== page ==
Ukraine’s president says ‘history being made’ at Swiss peace summit


The summit aims to plot the first steps toward peace in Ukraine even though analysts don’t expect any major breakthroughs because Russia is absent.


Ukrainian President Volodymyr Zelenskyy on Saturday predicted “history being made” at the Swiss-hosted conference that aims to plot the first steps toward peace in Ukraine even though experts and critics don’t expect any major breakthroughs because Russia isn’t attending.

The presidents of Ecuador, Ivory Coast, Kenya and Somalia joined dozens of Western heads of state, other senior government leaders and high-level envoys at the meeting, in the hopes that Russia could join in one day.

In a brief statement to reporters alongside Swiss President Viola Amherd at the outset of the summit, Zelenskyy cast the gathering as a success, saying: “We have succeeded in bringing back to the world the idea that joint efforts can stop war and establish a just peace.”

“I believe that we will witness history being made here at the summit,” he said.

Swiss officials hosting the conference said more than 50 heads of state and government would attend the gathering at the Bürgenstock resort overlooking Lake Lucerne. Some 100 delegations, including European bodies and the United Nations, were also expected.

Who would and wouldn’t show up was a point of intrigue about a meeting that critics said would be pointless without the presence of Russia, which invaded Ukraine in February 2022.

Although his country didn’t attend, Russian President Vladimir Putin on Friday took the rare step of clearly laying out his conditions for ending the war. But his proposals didn’t include any new demands, and Kyiv blasted them as “manipulative” and “absurd.”

Turkey and Saudi Arabia sent their foreign ministers to the meeting, while key developing countries such as Brazil — only an observer at the event — India and South Africa were represented by lower-level officials.

China, which backs Russia, joined scores of countries that sat out the conference. Beijing has said any peace process would require the participation of Russia and Ukraine, and has floated its own ideas for peace.

Last month, China and Brazil agreed to six “common understandings” on a political settlement of the Ukraine crisis, asking other countries to endorse them and play a role in promoting peace talks. The six points include an agreement to “support an international peace conference held at a proper time that is recognized by both Russia and Ukraine, with equal participation of all parties as well as fair discussion of all peace plans.”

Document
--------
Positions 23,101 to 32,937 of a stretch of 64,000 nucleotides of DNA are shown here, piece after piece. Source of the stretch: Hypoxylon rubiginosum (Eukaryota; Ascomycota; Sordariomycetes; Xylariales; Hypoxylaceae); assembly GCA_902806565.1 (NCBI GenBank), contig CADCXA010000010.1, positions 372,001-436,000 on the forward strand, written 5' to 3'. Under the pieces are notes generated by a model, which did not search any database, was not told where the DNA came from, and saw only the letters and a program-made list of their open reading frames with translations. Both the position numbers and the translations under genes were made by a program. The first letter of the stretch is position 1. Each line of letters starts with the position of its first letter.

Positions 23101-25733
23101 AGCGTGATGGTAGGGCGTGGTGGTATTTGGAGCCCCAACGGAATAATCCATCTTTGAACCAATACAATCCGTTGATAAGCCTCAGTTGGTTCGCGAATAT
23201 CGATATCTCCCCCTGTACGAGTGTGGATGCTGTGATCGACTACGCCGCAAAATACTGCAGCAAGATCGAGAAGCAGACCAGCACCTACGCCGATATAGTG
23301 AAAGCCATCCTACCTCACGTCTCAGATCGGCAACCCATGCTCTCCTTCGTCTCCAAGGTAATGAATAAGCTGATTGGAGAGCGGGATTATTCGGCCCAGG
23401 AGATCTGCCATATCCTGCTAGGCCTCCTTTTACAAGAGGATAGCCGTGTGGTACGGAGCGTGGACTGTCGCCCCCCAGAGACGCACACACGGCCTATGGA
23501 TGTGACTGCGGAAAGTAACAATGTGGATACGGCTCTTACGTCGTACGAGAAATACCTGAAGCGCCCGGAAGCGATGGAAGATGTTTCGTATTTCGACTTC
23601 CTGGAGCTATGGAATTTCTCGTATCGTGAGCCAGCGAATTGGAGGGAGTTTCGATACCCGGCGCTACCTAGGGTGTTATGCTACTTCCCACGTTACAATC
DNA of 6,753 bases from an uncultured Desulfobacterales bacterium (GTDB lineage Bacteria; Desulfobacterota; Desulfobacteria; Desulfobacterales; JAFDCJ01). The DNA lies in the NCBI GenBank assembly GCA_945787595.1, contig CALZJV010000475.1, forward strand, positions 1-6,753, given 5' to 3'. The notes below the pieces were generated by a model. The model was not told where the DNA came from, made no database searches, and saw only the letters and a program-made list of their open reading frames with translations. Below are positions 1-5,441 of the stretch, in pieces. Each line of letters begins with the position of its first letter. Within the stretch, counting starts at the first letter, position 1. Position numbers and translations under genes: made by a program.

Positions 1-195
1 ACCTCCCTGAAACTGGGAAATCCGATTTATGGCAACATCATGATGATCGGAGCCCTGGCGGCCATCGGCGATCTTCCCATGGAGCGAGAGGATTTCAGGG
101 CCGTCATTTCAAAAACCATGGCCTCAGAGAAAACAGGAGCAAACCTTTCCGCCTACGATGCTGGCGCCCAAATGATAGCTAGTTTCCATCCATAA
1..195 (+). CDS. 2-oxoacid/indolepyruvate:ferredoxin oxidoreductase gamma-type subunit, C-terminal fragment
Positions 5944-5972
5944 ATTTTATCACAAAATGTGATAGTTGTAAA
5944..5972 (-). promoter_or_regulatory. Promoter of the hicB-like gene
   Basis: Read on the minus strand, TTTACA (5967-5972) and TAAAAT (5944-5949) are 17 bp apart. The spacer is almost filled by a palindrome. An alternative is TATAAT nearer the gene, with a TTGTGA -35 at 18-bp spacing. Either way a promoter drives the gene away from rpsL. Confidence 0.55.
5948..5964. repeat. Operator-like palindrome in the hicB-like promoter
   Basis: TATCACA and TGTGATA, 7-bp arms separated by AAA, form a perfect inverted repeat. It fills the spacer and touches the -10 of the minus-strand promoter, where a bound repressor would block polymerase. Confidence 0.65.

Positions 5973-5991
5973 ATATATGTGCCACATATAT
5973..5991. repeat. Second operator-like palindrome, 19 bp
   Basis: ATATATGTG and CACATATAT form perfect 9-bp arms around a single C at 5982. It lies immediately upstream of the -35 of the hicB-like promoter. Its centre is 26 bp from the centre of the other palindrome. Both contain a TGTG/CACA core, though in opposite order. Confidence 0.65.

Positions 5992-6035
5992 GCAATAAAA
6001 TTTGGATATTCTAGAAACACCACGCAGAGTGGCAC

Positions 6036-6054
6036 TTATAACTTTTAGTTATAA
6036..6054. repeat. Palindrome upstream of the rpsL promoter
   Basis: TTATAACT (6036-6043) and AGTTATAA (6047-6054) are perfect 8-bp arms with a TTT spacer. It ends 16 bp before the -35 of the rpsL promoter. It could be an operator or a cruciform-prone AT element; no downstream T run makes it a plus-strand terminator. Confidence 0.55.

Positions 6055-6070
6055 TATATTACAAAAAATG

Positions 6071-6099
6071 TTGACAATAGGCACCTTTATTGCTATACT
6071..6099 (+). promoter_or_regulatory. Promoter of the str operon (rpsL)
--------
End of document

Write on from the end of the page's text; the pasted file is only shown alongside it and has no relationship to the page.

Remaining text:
Zelenskyy led a diplomatic push to draw participants to the Swiss summit.

Russian troops who control vast swaths of eastern and southern Ukraine <LINK (have made territorial gains in recent months. When talk of a Swiss-hosted peace summit began last summer, Ukrainian forces had recently regained large tracts of territory, notably near the souther city of Kherson and the northern city of Kharkiv.

Against the battlefield backdrop and diplomatic strategizing, summit organizers have presented three agenda items: nuclear safety, including at the Russian-occupied Zaporizhzhia power plant; humanitarian assistance and a prisoner of war exchange; and global food security, which has been disrupted at times due to impeded shipments through the Black Sea.

That to-do list, which includes some of the least controversial issues, is well short of the proposals and hopes laid out by Zelenskyy in a 10-point peace formula in late 2022. That plan called for the withdrawal of Russian troops from occupied Ukrainian territory, the cessation of hostilities and the restoration of Ukraine’s original borders with Russia, including Russia’s withdrawal from occupied Crimea.

Putin, meanwhile, wants any peace deal to be built around a draft agreement negotiated in the early phases of the war that included provisions for Ukraine’s neutral status and limits on its armed forces, while delaying talks about Russian-occupied areas. Ukraine’s push to join NATO over the years has rankled Moscow.

On Friday, Putin told Russian diplomats and senior lawmakers that he would “immediately” order a cease-fire and begin negotiations if Ukraine drops its bid to join NATO and starts withdrawing troops from four regions that Moscow illegally annexed in 2022.

Although Putin’s demands are a nonstarter for Ukraine, Kyiv is currently unable to negotiate from a position of strength, analysts say.

“The situation on the battlefield has changed dramatically,” said Alexander Gabuev, director of the Carnegie Russia Eurasia Center, noting that although Russia “can’t achieve its maximalist objectives quickly through military means,” it is gaining momentum on the battlefield.


“So a lot of countries that are coming to the summit would question whether the Zelenskyy peace formula still has legs,” he told reporters Wednesday.

With much of the world’s focus recently on the war in Gaza and national elections in 2024), Ukraine’s backers want to bring global attention back to Russia’s breach of international law and a restoration of Ukraine’s territory.

On Friday, Putin called the conference ”just another ploy to divert everyone’s attention.”

The International Crisis Group, an advisory firm that works to end conflict, wrote this week that “absent a major surprise on the Bürgenstock,” the event is “unlikely to deliver much of consequence.”

“Nonetheless, the Swiss summit is a chance for Ukraine and its allies to underline what the U.N. General Assembly recognized in 2022 and repeated in its February 2023 resolution on a just peace in Ukraine: Russia’s all-out aggression is a blatant violation of international law,” it said.


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